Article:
The real thing I don't get is why they think anyone would pay extra for the latest releases on that service; reduced picture quality, less time to watch *and* no extra features when compared to the blu-ray in the disc based service.
All in all a mixed bag, middle of the road "could do better" offering. But it is very convenient and I would completely ditch the discs if the issues were addressed. (All of those issues are fixable)
That is all.
cleen feed may have worked whail it was only blocking child porn there was not meny pepol atacking it but now it has just actratcted a hold swarm of atackers a lot of who have at least tasit public suport how long do you think till somone finds a way round or throught it or even brakes it completley and then there gose all the blocks not just the pirate ones
iz that u?
So how is it not like Royal Mail carrying pirate DVDs by post?
And can BT be done for piracy in respect of other ISPs' subscribers, since it will at some stage travel over BT cabling? And if it is their duty to moderate content, can they be done for every CP image that has crossed their network?
Royal Mail isn't (ordinarily) legally allowed to open the envelope to find out what it contains or who sent it.
ISPs, on the other hand, are apparently allowed to look inside your packets to work out what the data is and where it is coming from.
Presumably it only needs some kind of encrypted tunnel (meaning the ISP couldn't see inside your packets even if it wanted to) to work around a block.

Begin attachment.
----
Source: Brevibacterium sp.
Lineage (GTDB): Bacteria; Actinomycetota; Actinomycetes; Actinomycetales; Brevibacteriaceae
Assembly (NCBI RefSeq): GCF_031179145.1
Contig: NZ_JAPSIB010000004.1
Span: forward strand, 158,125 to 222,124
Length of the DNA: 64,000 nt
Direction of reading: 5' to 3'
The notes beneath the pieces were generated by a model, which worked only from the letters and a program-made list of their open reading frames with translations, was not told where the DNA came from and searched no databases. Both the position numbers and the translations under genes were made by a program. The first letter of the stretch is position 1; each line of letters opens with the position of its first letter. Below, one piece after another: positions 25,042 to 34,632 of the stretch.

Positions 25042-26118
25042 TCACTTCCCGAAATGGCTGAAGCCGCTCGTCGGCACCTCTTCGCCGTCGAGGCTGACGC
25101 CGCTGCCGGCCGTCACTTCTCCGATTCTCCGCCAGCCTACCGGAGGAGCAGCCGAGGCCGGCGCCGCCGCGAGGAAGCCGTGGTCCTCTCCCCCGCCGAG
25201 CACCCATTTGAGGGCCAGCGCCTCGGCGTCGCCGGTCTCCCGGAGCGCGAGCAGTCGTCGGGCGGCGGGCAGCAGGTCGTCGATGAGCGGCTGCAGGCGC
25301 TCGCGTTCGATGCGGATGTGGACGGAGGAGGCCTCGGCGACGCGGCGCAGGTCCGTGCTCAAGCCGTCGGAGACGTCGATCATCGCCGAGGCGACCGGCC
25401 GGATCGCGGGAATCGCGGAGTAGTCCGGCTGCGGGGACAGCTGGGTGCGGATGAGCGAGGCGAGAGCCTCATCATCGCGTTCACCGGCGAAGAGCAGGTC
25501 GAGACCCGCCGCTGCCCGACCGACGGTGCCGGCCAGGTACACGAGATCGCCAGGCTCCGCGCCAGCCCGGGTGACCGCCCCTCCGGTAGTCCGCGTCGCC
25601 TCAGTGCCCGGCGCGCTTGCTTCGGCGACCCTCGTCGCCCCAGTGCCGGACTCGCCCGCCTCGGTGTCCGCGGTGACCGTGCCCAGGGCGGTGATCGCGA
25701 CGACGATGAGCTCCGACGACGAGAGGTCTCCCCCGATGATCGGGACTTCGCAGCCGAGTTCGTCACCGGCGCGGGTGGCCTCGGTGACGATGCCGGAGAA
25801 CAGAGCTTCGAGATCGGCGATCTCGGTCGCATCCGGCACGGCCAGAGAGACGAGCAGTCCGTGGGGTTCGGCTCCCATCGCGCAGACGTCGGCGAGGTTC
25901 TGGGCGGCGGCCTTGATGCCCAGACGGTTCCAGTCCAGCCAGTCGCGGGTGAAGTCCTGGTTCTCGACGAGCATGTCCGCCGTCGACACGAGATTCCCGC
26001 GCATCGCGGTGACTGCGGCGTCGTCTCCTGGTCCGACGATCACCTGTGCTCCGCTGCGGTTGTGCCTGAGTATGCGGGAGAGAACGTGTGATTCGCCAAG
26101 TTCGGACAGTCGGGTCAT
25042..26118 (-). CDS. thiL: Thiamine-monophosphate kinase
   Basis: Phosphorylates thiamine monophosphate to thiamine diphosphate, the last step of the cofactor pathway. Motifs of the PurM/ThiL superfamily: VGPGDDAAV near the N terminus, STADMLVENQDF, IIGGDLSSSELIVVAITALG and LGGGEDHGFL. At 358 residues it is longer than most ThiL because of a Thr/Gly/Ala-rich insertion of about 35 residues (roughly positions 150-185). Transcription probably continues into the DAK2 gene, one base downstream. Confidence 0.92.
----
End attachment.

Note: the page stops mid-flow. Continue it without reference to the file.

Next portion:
Re: So how is it not like Royal Mail carrying pirate DVDs by post?
I know that I'll hated for this, but I'll answer any way: Unless you are using an encrypted connection, then the ISP _can_ know which website you are visiting and which file you are downloading. The same can't be said about the post office, since they are dealing with a sealed package.
if the above is confusing, you might wish to read a bit about the http protocol and how it works!
ya, I am leaving
>Royal Mail isn't (ordinarily) legally allowed to open the envelope to find out what it contains or who sent it
This isn't what BT are being asked to do. They are being asked to block traffic to a site known mainly for providing links to copyrighted material. They know the provider and they know the likely content they won't be analyzing the actual content, the request will simply be blocked.
Mail packages do get inspected and some are more likely to be inspected than others. If you were to receive a package from Colombia with a return address of "White Powder Leisure Supplies Inc." then it would be understandable if it was examined by HM Customs and Excise, granted not RM. So consider the BT internet block to be the same as a RM block on packages from this company.
All the Google analogies are a waste of space, google does not provide mainly links to copyrighted material.